Social Media

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Kyrgyzstan draft legislation empowers government to block ‘false information’ online

New York, June 25, 2020 – Kyrgyzstan President Sooronbay Jeenbekov should reject recently proposed legislation that would mark a serious step toward curtailing press freedom in the country, the Committee to Protect Journalists said today. Today, the country’s parliament held the second and third readings of proposed legislation called “On Manipulating Information” and passed it…

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Sierra Leone journalist Sylvia Olayinka Blyden detained, charged over social media posts

Abuja, June 18, 2020 — Authorities in Sierra Leone should release journalist Sylvia Olayinka Blyden immediately and drop the charges against her, the Committee to Protect Journalists said today. On May 1, police arrested Blyden, publisher of the Awareness Times newspaper, at her home in Freetown for alleged “cyber-related” offenses, according to Messeh Leone, a…

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Brazilian Senate to vote on ‘fake news’ bill

New York, June 8, 2020 — Brazil’s Senate should drop proposed legislation seeking to regulate online content and so-called “fake news,” or amend the bill to ensure that free speech is protected, the Committee to Protect Journalists said today. Bill 2630, titled the “Lei das Fake News,” was originally scheduled for a vote on June…

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In Colombia, a shipping container on wheels brings a roving reporting workshop to news deserts

Can the key to ending news blackouts in isolated areas of Colombia come from inside a shipping container? The Bogotá-based Foundation for Press Freedom (FLIP) thinks so. In an experiment to turn community activists into reporters in regions that lack local news outlets, FLIP has converted a shipping container into a roving journalism classroom. For…

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Authorities in India continue to investigate, detain journalists amid COVID-19 pandemic

Local authorities across India filed legal notices against, questioned, or detained at least eight journalists between March 29, 2020, and May 17, 2020, amid the country’s lockdown to contain the spread of the coronavirus, according to CPJ interviews with the journalists and media reports. According to Om Sharma, a journalist with Hindi daily Divya Himachal in…

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A picture taken on October 1, 2019, shows the logos of mobile apps Instagram, Snapchat, Twitter, Facebook, Google, and Messenger. (AFP/Denis Charlet)

Digital Safety: Protecting against targeted online attacks

Journalists reporting on misinformation, conspiracy theories, and/or false news are frequently left vulnerable to online attacks by those who originate or support these views, as well as by people with strong political leanings. People supporting the spread of this type of information online may organize coordinated attacks with the aim of forcing journalists offline and…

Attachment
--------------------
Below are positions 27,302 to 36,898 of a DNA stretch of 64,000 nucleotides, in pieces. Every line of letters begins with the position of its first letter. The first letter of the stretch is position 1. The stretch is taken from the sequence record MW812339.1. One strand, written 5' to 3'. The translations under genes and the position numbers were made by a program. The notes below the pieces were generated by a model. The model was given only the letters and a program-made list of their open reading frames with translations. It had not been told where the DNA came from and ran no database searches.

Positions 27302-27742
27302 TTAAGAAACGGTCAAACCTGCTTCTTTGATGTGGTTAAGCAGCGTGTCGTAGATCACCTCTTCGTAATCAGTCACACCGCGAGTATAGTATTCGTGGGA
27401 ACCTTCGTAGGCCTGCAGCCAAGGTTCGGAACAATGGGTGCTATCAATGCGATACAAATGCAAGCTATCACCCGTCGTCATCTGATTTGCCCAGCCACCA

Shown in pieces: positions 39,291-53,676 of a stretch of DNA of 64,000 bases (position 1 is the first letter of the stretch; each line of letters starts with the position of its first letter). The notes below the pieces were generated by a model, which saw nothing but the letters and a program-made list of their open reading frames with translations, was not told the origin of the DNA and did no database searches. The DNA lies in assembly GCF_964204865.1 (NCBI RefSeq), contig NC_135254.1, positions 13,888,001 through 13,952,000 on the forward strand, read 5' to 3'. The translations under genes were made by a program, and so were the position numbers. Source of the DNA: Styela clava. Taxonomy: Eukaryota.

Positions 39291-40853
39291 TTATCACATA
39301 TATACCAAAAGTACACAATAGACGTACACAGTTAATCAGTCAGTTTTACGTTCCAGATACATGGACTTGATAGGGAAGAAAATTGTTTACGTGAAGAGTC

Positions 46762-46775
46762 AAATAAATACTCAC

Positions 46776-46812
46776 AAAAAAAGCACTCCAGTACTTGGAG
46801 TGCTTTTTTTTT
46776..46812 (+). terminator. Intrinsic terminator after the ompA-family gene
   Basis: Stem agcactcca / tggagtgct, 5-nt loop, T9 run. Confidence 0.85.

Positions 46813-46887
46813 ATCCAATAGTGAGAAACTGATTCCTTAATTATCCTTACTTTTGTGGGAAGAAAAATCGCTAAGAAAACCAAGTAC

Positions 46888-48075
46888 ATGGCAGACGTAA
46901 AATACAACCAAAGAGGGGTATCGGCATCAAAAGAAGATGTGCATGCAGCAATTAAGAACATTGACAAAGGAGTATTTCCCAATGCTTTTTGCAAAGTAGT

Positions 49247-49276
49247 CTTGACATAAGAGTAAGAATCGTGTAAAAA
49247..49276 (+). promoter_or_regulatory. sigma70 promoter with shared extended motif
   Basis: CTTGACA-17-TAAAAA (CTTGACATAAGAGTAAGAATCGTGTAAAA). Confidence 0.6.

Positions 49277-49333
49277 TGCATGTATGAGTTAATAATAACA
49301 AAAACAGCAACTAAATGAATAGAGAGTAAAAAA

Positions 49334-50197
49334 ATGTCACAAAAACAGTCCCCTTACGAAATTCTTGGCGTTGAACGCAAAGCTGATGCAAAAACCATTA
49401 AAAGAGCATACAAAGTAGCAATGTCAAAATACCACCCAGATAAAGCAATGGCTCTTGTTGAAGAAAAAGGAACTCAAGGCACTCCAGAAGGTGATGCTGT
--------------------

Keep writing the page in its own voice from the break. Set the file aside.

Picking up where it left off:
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Supporters of U.S. President Donald Trump hold signs during a rally to call for the reopening of California's economy after the lockdown closure, implemented to prevent the spread of the novel coronavirus, in Woodland Hills, California, on May 16, 2020. NY Times reporter Davey Alba recently told CPJ about her experiences covering coronavirus conspiracy theories and facing online harassment. (AFP/Mark Ralston)

NY Times reporter Davey Alba on covering COVID-19 conspiracy theories, facing online harassment

Over the course of Davey Alba’s career as a tech reporter, her beat has transformed from covering the latest gadgets and phones to investigating the creeping influence and massive power wielded by tech companies over peoples’ everyday lives. As the coronavirus pandemic has spread across the globe, Alba, who covers tech and disinformation at The…

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A man casts his ballot in Giheta, central Burundi, on May 20, 2020. Authorities disrupted access to social media networks during the election. (AFP)

Burundi blocks social media access during presidential elections

Nairobi, May 20, 2020 — In response to Burundian authorities’ blocking of social media networks during today’s presidential elections, the Committee to Protect Journalists issued the following statement:

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A 3D-printed WhatsApp logo is seen in front of displayed coronavirus disease (COVID-19) sign in this illustration taken March 19, 2020. (Reuters/Dado Ruvic/Illustration)

First Draft’s Aimee Rinehart on fact-checking coronavirus misinformation

While digital communication enables the public to receive critical information about the COVID-19 pandemic in real time, the same tools are enabling an “infodemic” of misinformation that “can hamper an effective public health response and create confusion and distrust,” according to the United Nations.

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A protester holds a national flag during a demonstration against President Daniel Ortega's government in Managua, Nicaragua, on February 25, 2020. YouTube has censored independent Nicaraguan news outlets after copyright complaints from Ortega-owned media. (Reuters/Oswaldo Rivas)

YouTube censors independent Nicaraguan news outlets after copyright complaints from Ortega-owned media

Miguel Mora, director of the independent Nicaraguan news outlet 100% Noticias, oversaw its move online after its television broadcast license was revoked by the government in April 2018. He and his colleagues transferred their archives onto two YouTube accounts and used them to continue documenting the government’s repressive response to escalating protests in the months…

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